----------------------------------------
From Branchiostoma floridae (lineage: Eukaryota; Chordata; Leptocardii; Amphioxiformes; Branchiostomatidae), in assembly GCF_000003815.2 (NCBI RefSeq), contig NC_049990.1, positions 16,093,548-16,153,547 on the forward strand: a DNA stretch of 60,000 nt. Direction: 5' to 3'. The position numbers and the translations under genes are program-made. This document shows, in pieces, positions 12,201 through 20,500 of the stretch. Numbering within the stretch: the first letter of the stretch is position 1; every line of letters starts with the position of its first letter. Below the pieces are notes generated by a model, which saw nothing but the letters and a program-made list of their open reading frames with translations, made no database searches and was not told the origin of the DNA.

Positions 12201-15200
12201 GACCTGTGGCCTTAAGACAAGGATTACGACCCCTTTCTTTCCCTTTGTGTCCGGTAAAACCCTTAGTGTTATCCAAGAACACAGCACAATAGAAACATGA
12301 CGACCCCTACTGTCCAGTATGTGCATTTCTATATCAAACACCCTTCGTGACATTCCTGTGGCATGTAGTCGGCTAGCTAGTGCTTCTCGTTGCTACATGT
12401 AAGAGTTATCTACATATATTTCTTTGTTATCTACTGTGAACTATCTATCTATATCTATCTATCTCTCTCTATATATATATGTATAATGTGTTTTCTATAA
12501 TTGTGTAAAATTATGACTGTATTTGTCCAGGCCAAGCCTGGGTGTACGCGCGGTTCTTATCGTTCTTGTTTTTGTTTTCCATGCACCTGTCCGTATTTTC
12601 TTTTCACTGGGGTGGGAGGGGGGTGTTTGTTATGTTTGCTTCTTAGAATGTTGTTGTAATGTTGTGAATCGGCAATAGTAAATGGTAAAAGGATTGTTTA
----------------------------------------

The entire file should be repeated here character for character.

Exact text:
From Branchiostoma floridae (lineage: Eukaryota; Chordata; Leptocardii; Amphioxiformes; Branchiostomatidae), in assembly GCF_000003815.2 (NCBI RefSeq), contig NC_049990.1, positions 16,093,548-16,153,547 on the forward strand: a DNA stretch of 60,000 nt. Direction: 5' to 3'. The position numbers and the translations under genes are program-made. This document shows, in pieces, positions 12,201 through 20,500 of the stretch. Numbering within the stretch: the first letter of the stretch is position 1; every line of letters starts with the position of its first letter. Below the pieces are notes generated by a model, which saw nothing but the letters and a program-made list of their open reading frames with translations, made no database searches and was not told the origin of the DNA.

Positions 12201-15200
12201 GACCTGTGGCCTTAAGACAAGGATTACGACCCCTTTCTTTCCCTTTGTGTCCGGTAAAACCCTTAGTGTTATCCAAGAACACAGCACAATAGAAACATGA
12301 CGACCCCTACTGTCCAGTATGTGCATTTCTATATCAAACACCCTTCGTGACATTCCTGTGGCATGTAGTCGGCTAGCTAGTGCTTCTCGTTGCTACATGT
12401 AAGAGTTATCTACATATATTTCTTTGTTATCTACTGTGAACTATCTATCTATATCTATCTATCTCTCTCTATATATATATGTATAATGTGTTTTCTATAA
12501 TTGTGTAAAATTATGACTGTATTTGTCCAGGCCAAGCCTGGGTGTACGCGCGGTTCTTATCGTTCTTGTTTTTGTTTTCCATGCACCTGTCCGTATTTTC
12601 TTTTCACTGGGGTGGGAGGGGGGTGTTTGTTATGTTTGCTTCTTAGAATGTTGTTGTAATGTTGTGAATCGGCAATAGTAAATGGTAAAAGGATTGTTTA